Known primarily for his cerebral and meticulous large-scale colored pencil drawings, Dennis Koch expands his universe to explore the visual strategies of the search for coincidence and meaning. In Beyond the Funny Farm! Crypto-K, Cutouts, Cut-ups, Copies, Mirrors, Membranes, and Temporal Algorithms Koch creates a mind-map of relationships that find, build, and amplify meaning in the form of sculptures and drawings. Wooden newsstand-like sculptures display 100 vintage copies of LIFE Magazine, each carved page by page to reveal interior images. Known as the first all-photographic American news magazine, LIFE revitalized itself during the 1960s in response to the popularity of television media. Koch's interest in LIFE as a cultural artifact stems from a time-parallel between contemporary political upheaval and the equally tumultuous events of the 1960s. Koch transforms the magazines into Cutouts – hand-cut magazine sculptures that offer visual patterns, ironic juxtapositions, humor, or criticism uncovered through Koch's meticulous X-Acto knife excavations of LIFE. The Cutouts interrupt and reconstruct common narrative strategies by altering an object designed to be read in a linear page-turning fashion, creating correlations between cover stories and interior culture-influencing advertising or photojournalism, and by compressing past, present, and future into one legible space.
These works are accompanied by a drawing from Koch's ongoing Versor Parallel series, a collaborative drawing, and a sculpture. Consisting of three tennis ball hoppers converted into quartz-topped pedestals that display 3D-printed Sierpinski Triangles, the sculpture is placed centrally within the exhibition. A Sierpinski Triangle contains a fractal within an equilateral triangle that creates an infinite regression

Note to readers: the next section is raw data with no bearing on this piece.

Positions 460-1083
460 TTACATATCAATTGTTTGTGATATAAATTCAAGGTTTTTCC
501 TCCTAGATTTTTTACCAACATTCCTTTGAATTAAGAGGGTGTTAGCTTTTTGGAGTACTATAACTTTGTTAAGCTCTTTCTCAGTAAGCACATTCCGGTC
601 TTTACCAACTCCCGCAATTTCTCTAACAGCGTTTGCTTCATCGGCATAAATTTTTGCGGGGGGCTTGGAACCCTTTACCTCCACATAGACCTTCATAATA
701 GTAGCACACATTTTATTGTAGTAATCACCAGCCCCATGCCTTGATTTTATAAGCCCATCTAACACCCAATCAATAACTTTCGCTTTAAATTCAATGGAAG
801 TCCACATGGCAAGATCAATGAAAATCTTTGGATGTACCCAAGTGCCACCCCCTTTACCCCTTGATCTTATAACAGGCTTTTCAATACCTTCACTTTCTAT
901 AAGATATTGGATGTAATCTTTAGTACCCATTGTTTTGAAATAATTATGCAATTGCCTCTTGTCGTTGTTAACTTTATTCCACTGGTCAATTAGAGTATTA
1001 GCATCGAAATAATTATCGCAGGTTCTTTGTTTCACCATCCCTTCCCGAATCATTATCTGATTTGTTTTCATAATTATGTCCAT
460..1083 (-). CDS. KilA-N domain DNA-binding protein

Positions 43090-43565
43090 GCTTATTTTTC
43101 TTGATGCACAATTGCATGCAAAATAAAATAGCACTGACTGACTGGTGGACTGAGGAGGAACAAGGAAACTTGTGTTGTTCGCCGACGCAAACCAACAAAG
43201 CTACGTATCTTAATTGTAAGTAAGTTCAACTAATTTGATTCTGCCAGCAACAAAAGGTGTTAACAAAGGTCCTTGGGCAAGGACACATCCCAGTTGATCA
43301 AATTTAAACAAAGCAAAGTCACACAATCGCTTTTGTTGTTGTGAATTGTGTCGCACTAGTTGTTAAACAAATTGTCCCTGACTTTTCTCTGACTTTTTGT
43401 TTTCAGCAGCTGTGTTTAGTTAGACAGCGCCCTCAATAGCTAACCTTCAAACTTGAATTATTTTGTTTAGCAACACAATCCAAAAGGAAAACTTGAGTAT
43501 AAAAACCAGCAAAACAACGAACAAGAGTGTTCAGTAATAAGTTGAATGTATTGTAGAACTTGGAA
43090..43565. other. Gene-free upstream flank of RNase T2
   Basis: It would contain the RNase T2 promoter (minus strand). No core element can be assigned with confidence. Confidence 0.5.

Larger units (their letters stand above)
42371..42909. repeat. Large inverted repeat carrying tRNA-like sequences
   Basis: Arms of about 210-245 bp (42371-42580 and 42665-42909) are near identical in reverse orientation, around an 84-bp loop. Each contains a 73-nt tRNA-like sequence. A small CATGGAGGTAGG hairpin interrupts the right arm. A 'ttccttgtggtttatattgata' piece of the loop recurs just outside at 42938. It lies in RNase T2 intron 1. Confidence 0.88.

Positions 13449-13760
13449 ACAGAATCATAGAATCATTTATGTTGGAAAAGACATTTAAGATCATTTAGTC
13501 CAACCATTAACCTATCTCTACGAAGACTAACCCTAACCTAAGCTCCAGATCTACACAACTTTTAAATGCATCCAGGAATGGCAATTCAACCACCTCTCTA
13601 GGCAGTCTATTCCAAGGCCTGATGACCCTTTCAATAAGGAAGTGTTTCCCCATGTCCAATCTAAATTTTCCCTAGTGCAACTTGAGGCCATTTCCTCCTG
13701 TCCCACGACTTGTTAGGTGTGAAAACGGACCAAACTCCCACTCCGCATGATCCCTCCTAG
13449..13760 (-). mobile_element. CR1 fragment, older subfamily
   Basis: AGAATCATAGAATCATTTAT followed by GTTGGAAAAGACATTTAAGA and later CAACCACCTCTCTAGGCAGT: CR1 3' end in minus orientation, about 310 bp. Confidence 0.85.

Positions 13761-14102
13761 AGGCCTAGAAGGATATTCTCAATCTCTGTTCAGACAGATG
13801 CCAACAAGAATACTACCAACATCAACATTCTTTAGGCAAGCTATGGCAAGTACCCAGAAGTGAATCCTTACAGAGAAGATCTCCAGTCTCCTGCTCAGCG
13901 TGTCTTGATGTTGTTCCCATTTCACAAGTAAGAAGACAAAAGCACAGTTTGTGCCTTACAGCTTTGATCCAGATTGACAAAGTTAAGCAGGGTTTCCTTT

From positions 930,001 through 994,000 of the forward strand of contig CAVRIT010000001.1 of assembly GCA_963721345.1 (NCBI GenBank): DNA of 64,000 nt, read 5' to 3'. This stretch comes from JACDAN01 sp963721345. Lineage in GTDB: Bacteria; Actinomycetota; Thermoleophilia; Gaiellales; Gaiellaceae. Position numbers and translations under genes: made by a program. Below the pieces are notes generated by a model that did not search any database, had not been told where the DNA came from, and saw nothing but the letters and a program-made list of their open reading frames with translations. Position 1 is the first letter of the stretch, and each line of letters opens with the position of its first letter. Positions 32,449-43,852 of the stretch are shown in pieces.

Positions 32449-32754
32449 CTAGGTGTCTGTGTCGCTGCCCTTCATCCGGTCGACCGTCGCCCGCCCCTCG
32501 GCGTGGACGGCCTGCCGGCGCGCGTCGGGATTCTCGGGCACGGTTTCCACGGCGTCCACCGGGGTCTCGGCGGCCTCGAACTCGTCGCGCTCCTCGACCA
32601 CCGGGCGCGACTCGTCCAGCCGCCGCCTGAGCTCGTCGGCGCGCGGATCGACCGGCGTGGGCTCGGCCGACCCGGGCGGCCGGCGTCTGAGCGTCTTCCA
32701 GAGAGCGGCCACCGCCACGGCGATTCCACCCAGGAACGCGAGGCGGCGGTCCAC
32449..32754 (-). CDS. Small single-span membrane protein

in a finite space, which works harmoniously with Koch's Versors made of colorful vortices circumscribed to create an exponential matrix of triangles that creates the illusion of prismatic light. Both models utilize abstraction and geometric systems to describe and simulate naturally occurring phenomena, such as crystals or galaxies, but in the context of Koch's practice these models become keys through which to view other works in the show. Koch's extensive research into pattern recognition, subliminal messaging, science fiction, and conspiracy theories become tangible in each shift from Cutout to drawing to sculpture, culminating in his most recent work, a drawing made in collaboration with Alex Fulton, a blogger, podcaster, and researcher. Conspiracy theories are typically guided by the principles that nothing happens by accident, nothing is as it seems, and everything is connected. In Beyond the Funny Farm! Koch recreates and rearranges these orchestrations of meaning to critique tautological and dogmatic systems of belief.
“A thing is true if it is affirmed by poetic vision. In such a vision, the unified sensorium is reflecting upon itself. But there is no need to limit this to the human and still less to any one particular human story. Nature in each of her ever-transforming aspects consists of a myriad of organs of perception, each perceiving the other in a nearly infinite variety of designs and forms. And as human perception has fallen—the senses isolated from one another—one sense, notably sight, dominates the rest.”
-Excerpt from “Capsizing the Polypus,” a text by Znore published on the occasion of Beyond the Funny Farm!